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Smoke from massive wildfires shrouds Canadian cities in eerie orange glow

By Amanda Schmidt, AccuWeather staff writer
June 01, 2019, 12:26:06 AM EDT

Several wildfires are raging across Alberta, a western province in Canada, spewing large amounts of smoke into the atmosphere and shrouding Canadian cities, such as Calgary and Edmonton, and even sending smoke billowing into the northern United States airspace.

While there are several fires burning throughout the province, three major fires burning in the northern half of the province are the main focus.

The Chuckegg Creek wildfire is out of control and located about 3 miles (5 kilometers) south of the town of High Level, Alberta. This particular fire is about three times the size of the city of Edmonton, according to AccuWeather Senior Meteorologist Brett Anderson.

Officials estimate that about 10,000 people have been forced to evacuate in and around High Level as a result of the blaze.

canada wildfire promo 5-31-2019

"Edmonton looks like silent hill or something. Bunch of fires in Alberta right now,” Twitter user Michael Tash said on Thursday, May 30.

The Battle wildfire is under control and located in the Battle River area. The McMillan wildfire is currently out of control and located about 25 miles (40 kilometers) northeast of the town of Slave Lake, Alberta.

"The combination of prolonged, unseasonably warm weather and severe drought have encouraged the rapid spread of these fires. Typically, we do not see large fires like this so early in the season," Anderson said.

These massive fires are producing tremendous amounts of smoke, which is being carried great distances. Surface smoke has spread all the way into southern Alberta causing reduced visibility and poor air quality.

Local officials, including Environmental Canada, have issued a special air quality statement for affected areas of Alberta.

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"Visibility has lowered to three-quarters of a mile in smoke in Calgary Friday," Anderson said. "There were reports Thursday of a thin layer of ash on some surfaces in and around Edmonton, Alberta."

Wildfire smoke can lead to many health hazards, especially in those who suffer from respiratory illnesses, and can cause irritation of the throat and eyes.

Many social media users posted eerie photos of the oppressive smoke filling the sky, and some compared the scene to horror movies.

"Edmonton looks like Silent Hill or something. Bunch of fires in Alberta right now,” social media user Michael Tash said on Twitter Thursday.

The smoke has also spread farther south, pouring into the north-central United States. For example, residents in Chicago, Illinois, may have noticed hazy, smoke-filled air as a result of the wildfires burning in Canada.

Besides the milky haze of the smoke in skies, what may be most noticeable is an enhancement of sunsets where smoke reaches in the U.S., Anderson stated.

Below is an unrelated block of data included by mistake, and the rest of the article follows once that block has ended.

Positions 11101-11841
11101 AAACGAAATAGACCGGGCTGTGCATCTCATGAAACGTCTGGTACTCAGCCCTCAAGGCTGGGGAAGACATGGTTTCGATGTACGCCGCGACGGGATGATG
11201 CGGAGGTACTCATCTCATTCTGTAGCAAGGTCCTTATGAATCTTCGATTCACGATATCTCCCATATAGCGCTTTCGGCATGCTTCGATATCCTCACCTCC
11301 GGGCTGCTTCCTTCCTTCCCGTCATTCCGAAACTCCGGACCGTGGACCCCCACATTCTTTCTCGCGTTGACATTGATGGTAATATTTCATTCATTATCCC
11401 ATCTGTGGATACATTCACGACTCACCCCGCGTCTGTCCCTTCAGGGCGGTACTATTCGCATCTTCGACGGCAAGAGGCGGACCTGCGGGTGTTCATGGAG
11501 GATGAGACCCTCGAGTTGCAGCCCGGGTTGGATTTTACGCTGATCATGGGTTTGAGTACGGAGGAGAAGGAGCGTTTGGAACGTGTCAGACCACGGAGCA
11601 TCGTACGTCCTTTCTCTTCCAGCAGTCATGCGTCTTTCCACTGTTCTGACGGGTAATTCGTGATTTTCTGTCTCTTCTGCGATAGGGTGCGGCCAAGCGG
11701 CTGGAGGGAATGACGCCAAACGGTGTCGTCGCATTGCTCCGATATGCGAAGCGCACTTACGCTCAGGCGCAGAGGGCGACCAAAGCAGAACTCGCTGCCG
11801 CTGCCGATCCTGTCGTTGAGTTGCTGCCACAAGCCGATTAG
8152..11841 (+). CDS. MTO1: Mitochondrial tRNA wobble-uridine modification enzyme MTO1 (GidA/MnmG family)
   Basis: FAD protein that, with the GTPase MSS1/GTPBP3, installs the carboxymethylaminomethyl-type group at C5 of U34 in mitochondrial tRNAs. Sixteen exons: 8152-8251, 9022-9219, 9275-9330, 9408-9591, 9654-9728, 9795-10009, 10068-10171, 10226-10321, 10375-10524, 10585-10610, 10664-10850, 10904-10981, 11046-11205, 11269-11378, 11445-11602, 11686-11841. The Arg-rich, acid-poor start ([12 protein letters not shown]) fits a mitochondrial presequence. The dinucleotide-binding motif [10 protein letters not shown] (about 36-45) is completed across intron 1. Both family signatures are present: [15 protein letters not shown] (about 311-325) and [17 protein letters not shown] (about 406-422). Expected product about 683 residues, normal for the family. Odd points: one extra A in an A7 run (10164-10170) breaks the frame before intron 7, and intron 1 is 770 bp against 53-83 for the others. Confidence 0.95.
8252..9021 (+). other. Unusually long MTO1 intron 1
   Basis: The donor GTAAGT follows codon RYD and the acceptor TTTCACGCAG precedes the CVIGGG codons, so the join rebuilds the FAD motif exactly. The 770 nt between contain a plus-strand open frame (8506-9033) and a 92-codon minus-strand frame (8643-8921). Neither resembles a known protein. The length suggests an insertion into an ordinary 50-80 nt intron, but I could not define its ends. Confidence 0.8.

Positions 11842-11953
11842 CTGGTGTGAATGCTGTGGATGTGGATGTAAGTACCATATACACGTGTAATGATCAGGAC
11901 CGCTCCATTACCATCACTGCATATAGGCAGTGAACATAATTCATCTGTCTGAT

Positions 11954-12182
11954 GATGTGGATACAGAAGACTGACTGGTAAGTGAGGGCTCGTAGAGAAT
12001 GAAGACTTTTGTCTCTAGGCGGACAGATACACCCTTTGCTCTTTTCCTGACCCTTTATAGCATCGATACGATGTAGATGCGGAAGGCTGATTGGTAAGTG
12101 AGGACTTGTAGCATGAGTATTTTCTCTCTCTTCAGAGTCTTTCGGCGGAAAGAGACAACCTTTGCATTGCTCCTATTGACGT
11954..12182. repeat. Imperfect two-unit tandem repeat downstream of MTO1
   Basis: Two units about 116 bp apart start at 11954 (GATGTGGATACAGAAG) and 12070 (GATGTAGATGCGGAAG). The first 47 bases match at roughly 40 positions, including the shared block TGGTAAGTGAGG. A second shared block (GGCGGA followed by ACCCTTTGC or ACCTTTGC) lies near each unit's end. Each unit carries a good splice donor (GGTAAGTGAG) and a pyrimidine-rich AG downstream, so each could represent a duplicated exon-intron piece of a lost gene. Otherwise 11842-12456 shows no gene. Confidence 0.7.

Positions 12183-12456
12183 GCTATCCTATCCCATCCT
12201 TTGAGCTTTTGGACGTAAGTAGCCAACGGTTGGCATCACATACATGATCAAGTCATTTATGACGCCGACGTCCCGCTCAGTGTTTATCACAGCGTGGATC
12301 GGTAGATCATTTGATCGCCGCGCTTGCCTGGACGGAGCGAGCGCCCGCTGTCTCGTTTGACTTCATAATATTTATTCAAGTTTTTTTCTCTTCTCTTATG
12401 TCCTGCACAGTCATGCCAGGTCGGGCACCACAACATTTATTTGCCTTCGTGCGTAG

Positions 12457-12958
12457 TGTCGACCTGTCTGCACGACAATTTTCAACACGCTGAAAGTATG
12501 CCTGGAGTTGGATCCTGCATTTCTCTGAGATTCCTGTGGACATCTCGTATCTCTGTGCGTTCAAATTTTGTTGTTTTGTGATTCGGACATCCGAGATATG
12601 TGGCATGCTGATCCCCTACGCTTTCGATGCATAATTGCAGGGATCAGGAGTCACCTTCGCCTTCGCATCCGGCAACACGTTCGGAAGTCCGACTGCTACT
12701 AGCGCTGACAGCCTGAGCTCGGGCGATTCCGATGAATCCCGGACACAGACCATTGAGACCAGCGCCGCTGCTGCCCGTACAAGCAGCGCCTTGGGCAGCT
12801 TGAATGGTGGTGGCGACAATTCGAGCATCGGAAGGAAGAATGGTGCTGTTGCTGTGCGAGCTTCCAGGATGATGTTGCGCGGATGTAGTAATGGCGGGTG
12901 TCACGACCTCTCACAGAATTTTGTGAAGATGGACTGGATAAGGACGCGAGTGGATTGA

Plumes of smoke and particles from wildfires that accumulate in the atmosphere can scatter sunlight as it attempts to reach Earth. Since blue light has a shorter wavelength than red light and is more easily scattered by a wildfire's smoke, sunsets can appear more red and vivid.

The smoke pouring down from Canada into U.S. airspace made for quite a spectacle from outer spaces as well. NOAA's GOES East weather satellite picked up imagery of the smoke being pulled by upper-level winds down as far south as northern Kansas and northeastern Colorado.

Should smoke be drawn down to the surface, health hazards and air quality alerts could result in parts of the U.S., Anderson explained.

The wildfire smoke can also impact the weather conditions in parts of the central U.S.

"If the smoke is thick enough high in the atmosphere, it can diminish the heating of the sun and take the edge off of thunderstorms that develop, thus suppressing the potential for severe weather in some areas of the north-central U.S.," AccuWeather Senior Meteorologist Alex Sosnowski said.

The total number of fires across Canada is running well below the 10-year average so far this year. However, the total area burned is running well above the 10-year average, meaning fires are larger and spreading more quickly.

"Over the past 10 years, there has been little change (no real trend) in the number of fires across Canada, but there has been a clear upward trend in area burned," Anderson said.

Looking ahead, a significant pattern change is expected across western Canada next week with a turn to cooler and wetter conditions, which should help slow the advancement of these fires.

"Temperatures may be as much as 10 degrees Celsius below average by the second half of next week. The one concern with this pattern change is that we may see an increase in wind before the cooler air arrives," Anderson said.

AccuWeather's summer forecast for the region is warmer and drier weather compared to normal, which may lead to a "long and very active fire season in western Canada," Anderson said.

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